A little over a month ago, I announced that I was quitting my job. But there was also something else I didn't fully announce.
But I refuse to become a full-time blogger. I think that's a cop-out. If I look at the people I respect most in the industry, the people I view as role models-- Paul Graham, Joel Spolsky, Steve Yegge, Eric Sink, Rich Skrenta, Marc Andreesen, Wil Shipley, Douglas Crockford, Scott Guthrie -- they all have one thing in common. They're not just excellent writers and communicators. They build stuff, too. The world has enough vapid commentary blogs. I want to build stuff-- and talk about it. I have a little micro-ISV startup opportunity I'll be working on, a web property I'm building out with one of the above people. I'm not ready to announce the details yet, but when I do, you'll read about it here.
The "building stuff", as you helped us determine, is stackoverflow.com. It's a small company Joel Spolsky and I are founding together.
If you've been reading my blog for a while, you might find this pairing strange. It's true that I've been critical of Joel in the past. And it is sort of funny that I own the number one image search result and a top 10 search result for Joel Spolsky. Good thing Joel has a sense of humor.
Occasionally I'll meet readers, or get emails from readers, who tell me that they enjoy my blog... and oh-by-the-way they strongly disagree with a few things I've said. Their phrasing clearly implies that they think there's something wrong with this. Well, there isn't. I'm here to tell you that occasional disagreement is healthy and normal. If you agree with everything I write here, why would you bother reading? At that point, we're the same person. I distrust people who agree with me all the time. I want someone to push back and encourage me to question my assumptions.
I admire what Joel has created. He was one of the earliest programming bloggers, and certainly one of the first I found that helped me realize the kind of positive influence writing could have on my fellow programmers. He is very much living the dream: he founded a company with the express intent of not cashing out with VC money, but creating a sustainible place where programmers can have fun while programming useful stuff. It's an honor to have the opportunity to work closely with Joel, and to combine the collective power of our two communities.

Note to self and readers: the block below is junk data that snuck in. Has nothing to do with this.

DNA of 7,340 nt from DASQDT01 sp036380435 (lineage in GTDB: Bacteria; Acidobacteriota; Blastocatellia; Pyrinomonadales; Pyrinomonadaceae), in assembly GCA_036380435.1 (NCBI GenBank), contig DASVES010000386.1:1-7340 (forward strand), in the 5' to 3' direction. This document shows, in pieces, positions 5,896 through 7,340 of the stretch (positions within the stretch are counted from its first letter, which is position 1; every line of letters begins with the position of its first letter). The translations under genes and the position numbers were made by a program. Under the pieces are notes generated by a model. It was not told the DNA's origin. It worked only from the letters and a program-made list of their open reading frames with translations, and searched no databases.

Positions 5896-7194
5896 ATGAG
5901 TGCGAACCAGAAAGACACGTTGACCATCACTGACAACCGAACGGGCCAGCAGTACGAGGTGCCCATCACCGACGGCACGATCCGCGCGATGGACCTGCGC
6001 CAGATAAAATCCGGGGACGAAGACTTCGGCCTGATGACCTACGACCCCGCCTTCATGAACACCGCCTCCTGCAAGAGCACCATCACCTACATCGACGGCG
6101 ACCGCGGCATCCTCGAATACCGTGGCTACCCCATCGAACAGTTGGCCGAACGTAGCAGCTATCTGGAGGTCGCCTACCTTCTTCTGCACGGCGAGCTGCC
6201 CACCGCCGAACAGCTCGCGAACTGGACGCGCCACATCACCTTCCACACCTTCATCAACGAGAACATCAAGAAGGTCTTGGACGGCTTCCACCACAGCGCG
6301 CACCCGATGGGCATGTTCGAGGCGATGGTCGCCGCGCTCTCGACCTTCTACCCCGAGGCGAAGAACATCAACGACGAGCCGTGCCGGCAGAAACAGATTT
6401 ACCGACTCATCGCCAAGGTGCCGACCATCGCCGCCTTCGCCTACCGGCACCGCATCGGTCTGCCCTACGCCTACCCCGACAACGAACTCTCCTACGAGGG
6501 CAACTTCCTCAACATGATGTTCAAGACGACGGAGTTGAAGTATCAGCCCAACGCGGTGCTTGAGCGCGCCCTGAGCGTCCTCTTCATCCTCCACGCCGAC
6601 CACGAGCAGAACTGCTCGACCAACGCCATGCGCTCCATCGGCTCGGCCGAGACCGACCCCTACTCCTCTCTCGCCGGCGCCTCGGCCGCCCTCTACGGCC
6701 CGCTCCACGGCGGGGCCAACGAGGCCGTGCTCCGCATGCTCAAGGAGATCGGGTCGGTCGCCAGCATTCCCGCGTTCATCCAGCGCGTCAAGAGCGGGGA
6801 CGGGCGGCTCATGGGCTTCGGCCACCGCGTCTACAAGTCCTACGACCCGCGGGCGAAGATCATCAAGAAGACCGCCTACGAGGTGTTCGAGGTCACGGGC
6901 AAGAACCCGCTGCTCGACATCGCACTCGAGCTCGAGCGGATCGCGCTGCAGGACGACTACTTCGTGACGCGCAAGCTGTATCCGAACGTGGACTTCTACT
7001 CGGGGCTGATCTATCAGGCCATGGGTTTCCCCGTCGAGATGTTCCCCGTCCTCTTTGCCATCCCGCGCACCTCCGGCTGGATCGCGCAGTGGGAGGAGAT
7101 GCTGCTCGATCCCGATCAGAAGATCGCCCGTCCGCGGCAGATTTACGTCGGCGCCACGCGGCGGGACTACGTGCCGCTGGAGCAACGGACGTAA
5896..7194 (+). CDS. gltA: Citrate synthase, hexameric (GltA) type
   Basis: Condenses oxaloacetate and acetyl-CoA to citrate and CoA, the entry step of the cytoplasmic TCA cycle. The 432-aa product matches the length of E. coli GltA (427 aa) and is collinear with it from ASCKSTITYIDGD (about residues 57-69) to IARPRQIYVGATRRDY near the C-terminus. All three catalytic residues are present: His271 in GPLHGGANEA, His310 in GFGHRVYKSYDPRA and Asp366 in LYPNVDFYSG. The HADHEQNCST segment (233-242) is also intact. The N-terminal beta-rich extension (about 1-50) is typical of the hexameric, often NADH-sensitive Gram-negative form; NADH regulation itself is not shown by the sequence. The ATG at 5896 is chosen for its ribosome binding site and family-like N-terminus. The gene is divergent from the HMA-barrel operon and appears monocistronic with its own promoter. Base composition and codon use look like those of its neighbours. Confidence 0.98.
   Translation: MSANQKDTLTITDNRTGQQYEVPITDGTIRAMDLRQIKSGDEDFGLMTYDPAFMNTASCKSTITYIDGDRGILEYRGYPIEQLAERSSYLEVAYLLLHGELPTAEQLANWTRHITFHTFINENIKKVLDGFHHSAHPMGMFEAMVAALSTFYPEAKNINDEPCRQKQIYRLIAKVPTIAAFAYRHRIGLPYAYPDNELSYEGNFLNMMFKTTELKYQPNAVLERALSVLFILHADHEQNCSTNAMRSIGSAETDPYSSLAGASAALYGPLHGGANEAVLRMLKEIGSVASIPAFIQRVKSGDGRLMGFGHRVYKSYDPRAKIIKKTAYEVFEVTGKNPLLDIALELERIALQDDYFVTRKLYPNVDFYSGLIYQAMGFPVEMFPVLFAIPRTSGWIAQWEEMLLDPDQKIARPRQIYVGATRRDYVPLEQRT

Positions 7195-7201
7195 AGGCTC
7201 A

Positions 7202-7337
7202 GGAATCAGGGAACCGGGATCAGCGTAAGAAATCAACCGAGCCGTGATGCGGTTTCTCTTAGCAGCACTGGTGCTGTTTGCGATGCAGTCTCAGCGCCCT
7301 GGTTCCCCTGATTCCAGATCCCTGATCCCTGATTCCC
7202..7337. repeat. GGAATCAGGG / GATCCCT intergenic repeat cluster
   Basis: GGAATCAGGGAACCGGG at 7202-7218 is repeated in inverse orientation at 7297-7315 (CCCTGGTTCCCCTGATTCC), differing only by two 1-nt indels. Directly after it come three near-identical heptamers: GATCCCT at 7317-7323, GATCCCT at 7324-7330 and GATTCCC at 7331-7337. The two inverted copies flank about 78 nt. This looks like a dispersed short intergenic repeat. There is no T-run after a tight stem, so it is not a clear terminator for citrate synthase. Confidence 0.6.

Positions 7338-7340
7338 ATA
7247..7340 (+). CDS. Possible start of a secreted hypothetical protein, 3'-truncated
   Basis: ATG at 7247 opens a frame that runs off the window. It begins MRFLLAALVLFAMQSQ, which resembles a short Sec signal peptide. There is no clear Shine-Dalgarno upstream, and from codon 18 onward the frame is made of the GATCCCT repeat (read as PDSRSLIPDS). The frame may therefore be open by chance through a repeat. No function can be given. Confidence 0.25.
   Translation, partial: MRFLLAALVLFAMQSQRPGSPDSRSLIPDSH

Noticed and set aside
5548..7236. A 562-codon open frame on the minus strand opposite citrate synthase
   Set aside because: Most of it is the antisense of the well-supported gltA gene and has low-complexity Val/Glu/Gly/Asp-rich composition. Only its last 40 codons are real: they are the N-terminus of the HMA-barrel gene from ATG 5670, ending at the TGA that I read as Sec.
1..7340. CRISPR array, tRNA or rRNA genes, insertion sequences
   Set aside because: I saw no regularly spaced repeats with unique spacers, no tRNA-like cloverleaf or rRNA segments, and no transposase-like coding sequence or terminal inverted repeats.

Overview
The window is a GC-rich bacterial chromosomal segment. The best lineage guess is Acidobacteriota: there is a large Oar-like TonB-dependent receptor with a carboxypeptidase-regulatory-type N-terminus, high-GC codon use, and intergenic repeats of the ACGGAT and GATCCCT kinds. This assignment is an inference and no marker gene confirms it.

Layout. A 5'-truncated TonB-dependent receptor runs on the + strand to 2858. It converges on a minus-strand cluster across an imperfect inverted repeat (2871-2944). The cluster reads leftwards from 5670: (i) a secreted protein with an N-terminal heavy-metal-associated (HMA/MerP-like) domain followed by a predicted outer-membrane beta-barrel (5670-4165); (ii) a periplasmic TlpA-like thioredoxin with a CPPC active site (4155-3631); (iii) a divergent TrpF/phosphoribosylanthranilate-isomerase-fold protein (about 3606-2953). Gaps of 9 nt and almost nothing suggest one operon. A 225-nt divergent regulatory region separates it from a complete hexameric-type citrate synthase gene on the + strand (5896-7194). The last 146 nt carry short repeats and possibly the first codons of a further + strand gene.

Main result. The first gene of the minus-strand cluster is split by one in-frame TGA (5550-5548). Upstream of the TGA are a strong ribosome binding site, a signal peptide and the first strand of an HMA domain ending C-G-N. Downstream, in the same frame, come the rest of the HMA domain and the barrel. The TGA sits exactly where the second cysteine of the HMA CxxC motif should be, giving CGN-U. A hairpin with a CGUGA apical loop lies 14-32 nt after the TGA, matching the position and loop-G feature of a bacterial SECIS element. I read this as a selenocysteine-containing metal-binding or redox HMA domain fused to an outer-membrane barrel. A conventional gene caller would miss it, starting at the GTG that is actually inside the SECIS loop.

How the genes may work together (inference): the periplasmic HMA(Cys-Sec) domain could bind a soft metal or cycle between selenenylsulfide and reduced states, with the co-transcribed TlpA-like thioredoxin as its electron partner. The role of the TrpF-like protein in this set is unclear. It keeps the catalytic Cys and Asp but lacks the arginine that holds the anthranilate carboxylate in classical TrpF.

So what is stackoverflow?
From day one, my blog has been about putting helpful information out into the world. I never had any particular aspirations for this blog to become what it is today; I'm humbled and gratified by its amazing success. It has quite literally changed my life. Blogs are fantastic resources, but as much as I might encourage my fellow programmers to blog, not everyone has the time or inclination to start a blog. There's far too much great programming information trapped in forums, buried in online help, or hidden away in books that nobody buys any more. We'd like to unlock all that. Let's create something that makes it easy to participate, and put it online in a form that is trivially easy to find.
Are you familiar with the movie pitch formula?
Stackoverflow is sort of like the anti-experts-exchange (minus the nausea-inducing sleaze and quasi-legal search engine gaming) meets wikipedia meets programming reddit. It is by programmers, for programmers, with the ultimate intent of collectively increasing the sum total of good programming knowledge in the world. No matter what programming language you use, or what operating system you call home. Better programming is our goal.
Of course, there's more to it than that. Joel and I are recording our weekly calls and releasing them as podcasts. Listen to us describe our vision for stackoverflow in our own words -- just head over to stackoverflow.com to download the first 46 minute episode. We're even taking questions, if you submit them in the form of audio recordings.